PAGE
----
Gillian Wearing: Reality TV for me started with Big Brother, I was really interested in the first episode as it showed you aspects of life similar to those in the real world, but not yet explored on television. For instance, how you negotiate working with a group of people you have never met before, that could be similar to office life, a new job, or a college situation. The series soon became something else… it became about how you could stand out in the series in order to forge a life in the spotlight afterwards. I much preferred the initial birth of this format. 

“Ultimately, we are all performers with a variety of roles we carry out each day… work role, friend role, etcetera” – Gillian Wearing

How do you feel that the performance of identity has changed since you began exploring this concept in your work?

Gillian Wearing: I think there are many more ways people can now explore their identity, and find ways that can change our perception of it.

Ultimately, we are all performers with a variety of roles we carry out each day… work role, friend role, et cetera. I think if there is any change the internet has given us is the capacity to see such a wider view of life, and in doing so it has given people opportunities to think outside of cultural restrictions that are and have been loosely imposed on the way ‘things are meant to be’.

The retrospective coincides with the unveiling of your tribute to Diane Arbus. Could you tell us about the ways in which Arbus has influenced you?

Gillian Wearing: She was a woman and one of the most important photographers in the world. I can’t overstate how important a role model she is. To see how someone has negotiated their world and brought a new way to look at it through their lens. It makes me think, ‘Yes, I can create my own world too and illuminate things that are important to me.’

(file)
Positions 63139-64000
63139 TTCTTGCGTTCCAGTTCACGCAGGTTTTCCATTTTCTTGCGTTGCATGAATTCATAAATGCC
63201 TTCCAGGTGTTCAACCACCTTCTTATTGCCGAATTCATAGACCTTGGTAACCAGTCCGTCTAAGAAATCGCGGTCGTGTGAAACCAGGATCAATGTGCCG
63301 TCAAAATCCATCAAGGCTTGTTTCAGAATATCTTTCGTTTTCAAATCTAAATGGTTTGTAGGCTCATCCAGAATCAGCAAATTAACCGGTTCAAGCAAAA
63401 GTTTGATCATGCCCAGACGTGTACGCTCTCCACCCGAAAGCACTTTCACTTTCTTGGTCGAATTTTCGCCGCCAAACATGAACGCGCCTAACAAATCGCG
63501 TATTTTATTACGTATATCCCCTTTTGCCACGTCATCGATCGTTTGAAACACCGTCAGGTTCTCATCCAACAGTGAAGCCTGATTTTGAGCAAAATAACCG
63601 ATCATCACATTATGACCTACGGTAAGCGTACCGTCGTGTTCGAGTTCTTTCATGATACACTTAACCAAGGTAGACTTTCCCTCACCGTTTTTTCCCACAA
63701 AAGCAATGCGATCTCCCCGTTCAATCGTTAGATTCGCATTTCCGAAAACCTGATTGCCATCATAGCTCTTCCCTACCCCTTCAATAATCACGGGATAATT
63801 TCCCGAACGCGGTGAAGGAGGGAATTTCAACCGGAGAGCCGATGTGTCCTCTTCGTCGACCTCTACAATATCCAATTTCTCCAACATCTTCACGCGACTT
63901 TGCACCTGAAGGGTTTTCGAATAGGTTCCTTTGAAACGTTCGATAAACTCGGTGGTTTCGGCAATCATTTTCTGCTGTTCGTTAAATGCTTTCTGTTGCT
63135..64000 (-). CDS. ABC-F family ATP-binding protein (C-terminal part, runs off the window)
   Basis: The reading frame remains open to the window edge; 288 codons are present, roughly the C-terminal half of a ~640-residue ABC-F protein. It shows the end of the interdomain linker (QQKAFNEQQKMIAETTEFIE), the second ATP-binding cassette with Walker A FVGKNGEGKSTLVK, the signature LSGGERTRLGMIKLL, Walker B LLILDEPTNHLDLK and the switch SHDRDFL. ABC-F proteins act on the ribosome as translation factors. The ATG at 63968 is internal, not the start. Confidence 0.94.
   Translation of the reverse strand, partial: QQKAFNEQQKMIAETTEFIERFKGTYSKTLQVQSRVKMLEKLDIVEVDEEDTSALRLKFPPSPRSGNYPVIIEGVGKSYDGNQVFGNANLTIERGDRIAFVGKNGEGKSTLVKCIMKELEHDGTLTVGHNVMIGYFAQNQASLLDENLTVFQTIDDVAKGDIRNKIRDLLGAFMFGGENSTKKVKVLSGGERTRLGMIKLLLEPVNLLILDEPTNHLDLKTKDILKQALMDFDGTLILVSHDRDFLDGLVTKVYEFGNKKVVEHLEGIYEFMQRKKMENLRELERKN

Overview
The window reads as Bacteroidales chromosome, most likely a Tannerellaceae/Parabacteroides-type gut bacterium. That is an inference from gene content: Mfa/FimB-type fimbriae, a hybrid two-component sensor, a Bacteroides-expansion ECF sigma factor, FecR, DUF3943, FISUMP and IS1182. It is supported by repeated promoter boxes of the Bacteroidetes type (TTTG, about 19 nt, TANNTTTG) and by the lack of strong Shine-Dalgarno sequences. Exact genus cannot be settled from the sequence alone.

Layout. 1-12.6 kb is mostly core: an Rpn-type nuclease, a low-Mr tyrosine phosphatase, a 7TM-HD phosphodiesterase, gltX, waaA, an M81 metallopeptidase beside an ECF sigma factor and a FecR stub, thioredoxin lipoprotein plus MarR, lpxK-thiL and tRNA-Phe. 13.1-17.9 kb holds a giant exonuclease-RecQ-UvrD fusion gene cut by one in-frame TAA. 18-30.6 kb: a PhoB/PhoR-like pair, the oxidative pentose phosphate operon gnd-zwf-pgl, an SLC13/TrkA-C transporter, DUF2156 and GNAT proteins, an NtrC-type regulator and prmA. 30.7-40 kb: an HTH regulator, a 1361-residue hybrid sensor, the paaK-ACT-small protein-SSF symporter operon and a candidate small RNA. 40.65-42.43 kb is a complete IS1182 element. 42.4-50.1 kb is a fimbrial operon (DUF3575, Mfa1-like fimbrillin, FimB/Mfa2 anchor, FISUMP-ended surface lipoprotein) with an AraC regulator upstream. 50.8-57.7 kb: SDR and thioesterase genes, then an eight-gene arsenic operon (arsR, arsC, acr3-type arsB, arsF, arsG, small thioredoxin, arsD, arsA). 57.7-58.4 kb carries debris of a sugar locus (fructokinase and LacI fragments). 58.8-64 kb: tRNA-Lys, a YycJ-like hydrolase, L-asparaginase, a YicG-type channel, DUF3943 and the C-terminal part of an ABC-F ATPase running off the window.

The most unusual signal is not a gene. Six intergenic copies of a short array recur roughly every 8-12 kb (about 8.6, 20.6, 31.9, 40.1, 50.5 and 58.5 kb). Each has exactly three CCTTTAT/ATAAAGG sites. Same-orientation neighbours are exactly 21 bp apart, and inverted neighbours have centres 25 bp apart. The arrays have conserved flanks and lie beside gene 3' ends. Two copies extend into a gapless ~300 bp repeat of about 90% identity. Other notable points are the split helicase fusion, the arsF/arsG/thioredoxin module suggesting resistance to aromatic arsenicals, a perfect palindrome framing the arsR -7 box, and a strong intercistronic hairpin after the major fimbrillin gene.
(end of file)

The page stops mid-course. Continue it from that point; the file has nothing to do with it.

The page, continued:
Are there any additional individuals you plan to recreate in your series Spiritual Family?

Gillian Wearing: Yes, but I don’t want to say until I have made them.

What do you think drew you to watercolours and oil paintings during lockdown?

Gillian Wearing: I was going to do an oil painting before lockdown. It is something I had been meaning to do for years. In fact, I made some attempts in 2006 and then other ideas took over and I prioritised them. With the lockdown, like most people my world shrank, emails stopped, there was no imminent commitment to anything. And I couldn’t initially work on any project that was in the pipeline. So I bought lots of painting materials and started to paint self-portraits, trying to capture the uncertainty, the ennui, and frustration of the pandemic through how I saw myself. 

It was therapeutic but also it realigned me with my past experience of painting which was when I was a student at Chelsea Art School in the mid-80s. I loved painting then but when I went to Goldsmiths my ideas didn’t work in paint. But it has always been something in the back of my mind I knew would come back to me. Lockdown was an introspective time and it drew me back to that sense of inwardness I sought in my painting in the ’80s.

As an artist who has so incisively explored the notion of masks, what are your thoughts on the recent compulsory wearing of masks during COVID? In terms of how it may have affected people’s sense of identity and their interactions? 

Gillian Wearing: I personally find wearing them quite protective. And not just in terms of protecting from the virus or transmitting it. But the idea I can’t read other peoples expressions and they can’t read mine is actually quite relaxing. Because, ultimately, we do judge appearances and wearing a mask frees up an emotional aspect within us, as we know our faces are not being studied. Of course, I will celebrate the day when we don’t need to wear them anymore.

What most excites you right now, in terms of music, art, television, literature, and film?

Gillian Wearing: So many things, but one stand-out to me during lockdown was watching Michaela Coel’s outstanding series I May Destroy You. It was just brilliant, it dealt with trauma, it was also about creativity and how to convey a trauma in a story. The protagonist is a writer played by Coel who is the writer in real life and the story is based on events that happened to her. Thus introducing a meta-narrative that Coel explores to its fullest. The programme is multi-layered, complex, extremely emotional, but always surprising.

Gillian Wearing: Wearing Masks is at the Guggenheim, New York, until November 4 2022. You can find more information about Gillian Wearing’s sculpture of Diane Arbus for the Public Art Fund here